The syllabus has been designed by the best professionals in Equine Physiotherapy and Rehabilitation, with extensive experience and excellent standing within the profession, backed by a large volume of cases reviewed, studied, and diagnosed, and extensive knowledge of new technologies applied to veterinary care.   

We have the most complete and up-to-date academic program on the market. We strive for excellence and for you to achieve it too" 

Module 1. Therapeutic Exercise and Active Kinesitherapy

1.1. Physiological Basis of Motor Control I 

1.1.1. Sensory Physiology What is it and Why is it Important? Sensation Vs. Perception Interconnection Between the Sensory and Motor System

1.1.2. Sensory Afferent Fibers
1.1.3. Sensory Receptors Definition, Types and Characteristics Cutaneous Sensory Receptors Muscle Proprioceptors

1.2. Physiological Basis of Motor Control II 

1.2.1. Afferent Sensory Tracts Dorsal Spine Spinothalamic Tracts Spinocerebellar Tracts Other Afferent Sensory Tracts

1.2.2. Efferent Motor Tracts Corticospinal Tract Rubrospinal Tract Reticulospinal Tract Vestibulospinal Tract Tectospinal Tract Importance of the Pyramidal and Extrapyramidal System in Animals

1.2.3. Neuromotor Control, Proprioception and Dynamic Stability
1.2.4. Fascia, Proprioception and Neuromuscular Control

1.3. Motor Control: Operation and Alteration  

1.3.1. Motor Patterns
1.3.2. Levels of Motor Control
1.3.3. Theories of Motor Control
1.3.4. How Motor Control is Altered?
1.3.5. Dysfunctional Patterns
1.3.6. Pain and Motor Control 
1.3.7. Fatigue and Motor Control
1.3.8. The Gamma Circuit 

1.4. Motor Control: Disorder and Re-Education 

1.4.1. Consequences of Disrupted Motor Control
1.4.2. Neuromuscular Re-Education 
1.4.3. Learning Principles and Other Theoretical Considerations in Motor Control Re-Education
1.4.4. Assessment and Goals in Motor Control Re-Education
1.4.5. Importance of Rider-Horse Communication in the Neuromotor System 

1.5. Motor Control: Re-Education II: Core Training 

1.5.1. Basis of Application 
1.5.2. Core Anatomy of the Horse
1.5.3. Dynamic Mobilizations
1.5.4. Facilitation or Strengthening Exercises 
1.5.5. Imbalance or Destabilization Exercises

1.6. Motor Control: Re-Education II: Proprioceptive Facilitation Techniques

1.6.1. Basis of Application 
1.6.2. Environmental Stimulation Techniques 
1.6.3. Use of Proprioceptive or Tactile Stimulators and Wristbands
1.6.4. Use of Unstable Surfaces
1.6.5. Use of Neuromuscular Taping
1.6.6. Use of Resistive Elastic Bands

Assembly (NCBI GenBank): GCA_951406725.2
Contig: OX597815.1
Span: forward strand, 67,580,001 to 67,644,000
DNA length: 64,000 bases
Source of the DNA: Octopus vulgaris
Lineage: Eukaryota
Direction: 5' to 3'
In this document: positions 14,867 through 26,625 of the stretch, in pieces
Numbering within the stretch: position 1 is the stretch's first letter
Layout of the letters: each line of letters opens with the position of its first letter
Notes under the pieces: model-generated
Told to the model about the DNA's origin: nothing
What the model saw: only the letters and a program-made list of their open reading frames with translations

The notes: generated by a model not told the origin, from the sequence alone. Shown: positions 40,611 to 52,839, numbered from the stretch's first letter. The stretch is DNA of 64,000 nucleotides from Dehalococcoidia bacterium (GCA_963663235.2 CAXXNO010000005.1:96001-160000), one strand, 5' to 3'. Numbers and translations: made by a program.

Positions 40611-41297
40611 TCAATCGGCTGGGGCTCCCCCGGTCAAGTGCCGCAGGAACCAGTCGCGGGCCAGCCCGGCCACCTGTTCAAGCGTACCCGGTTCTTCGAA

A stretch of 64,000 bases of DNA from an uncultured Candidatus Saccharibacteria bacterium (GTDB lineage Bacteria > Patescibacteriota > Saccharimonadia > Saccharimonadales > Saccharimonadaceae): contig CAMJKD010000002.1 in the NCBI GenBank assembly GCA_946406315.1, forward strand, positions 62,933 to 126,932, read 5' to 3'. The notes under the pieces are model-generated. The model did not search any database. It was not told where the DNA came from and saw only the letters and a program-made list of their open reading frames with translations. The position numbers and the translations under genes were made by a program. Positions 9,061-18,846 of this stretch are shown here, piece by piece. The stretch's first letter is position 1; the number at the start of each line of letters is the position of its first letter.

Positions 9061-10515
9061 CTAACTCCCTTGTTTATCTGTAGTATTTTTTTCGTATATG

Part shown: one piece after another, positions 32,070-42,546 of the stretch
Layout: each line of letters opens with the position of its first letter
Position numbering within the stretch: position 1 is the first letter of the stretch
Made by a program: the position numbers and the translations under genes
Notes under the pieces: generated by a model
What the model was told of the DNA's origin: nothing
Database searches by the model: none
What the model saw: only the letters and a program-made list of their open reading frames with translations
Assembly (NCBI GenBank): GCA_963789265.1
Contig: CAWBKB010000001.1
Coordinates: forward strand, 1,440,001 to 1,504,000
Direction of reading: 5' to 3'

1.7. Training and Active Rehabilitation Programs I 

1.7.1. Initial Considerations
1.7.2. The Natural Gaits of the Horse: Biomechanical Aspects to be Considered in Re-Education Walk Trot Canter

1.7.3. Working With the Neck in a Low and Elongated Position: Biomechanical Aspects to Be Considered in Re-Education
1.7.4. Working in Circles: Biomechanical Aspects to Consider in Re-Education

1.8. Training and Active Rehabilitation Programs II 

1.8.1. The Backward Step: Biomechanical Aspects to Be Considered in Re-Education Initial Considerations Effects from a Biomechanics Perspective Effects from a Neurological Perspective

1.8.2. Two-Track Work: Biomechanical Aspects to Be Considered in Re-Education
1.8.3. Work With Bars and Cavalettis: Biomechanical Aspects to Be Considered in Re-Education
1.8.4. Slope Work: Biomechanical Aspects to Be Considered in Re-Education
1.8.5. Footwork and Use of Auxiliary Renderings: Biomechanical Aspects to be Considered in Re-Education

1.9. Training and Active Rehabilitation Programs III

1.9.1. Considerations and Objectives in the Design of an Active Rehabilitation Program 
1.9.2. Considerations of the Effect of Training on Muscle Physiology 
1.9.3. Consideration of the Effect of Training on the Cardiorespiratory System 
1.9.4. Considerations of Specific Active Rehabilitation Programs 
1.9.5. Effect of the Rider on Posture and Movement

1.10. Hydrotherapy 

1.10.1. Therapeutic Properties of Water
1.10.2. Resting and Exercise Forms of Hydrotherapy
1.10.3. Physiological Adaptations to Exercise in Water, With Special Emphasis on Locomotor Adaptations
1.10.4. Use of Aquatic Exercise in the Rehabilitation of Tendon Ligament Injuries
1.10.5. Use of Aquatic Exercise in the Rehabilitation of pathologies of Dorsal Pathologies
1.10.6. Use of Aquatic Exercise in the Rehabilitation of Joint Pathologies
1.10.7. Precautions and General Considerations When Designing an Aquatic Exercise Protocol in Musculoskeletal Rehabilitation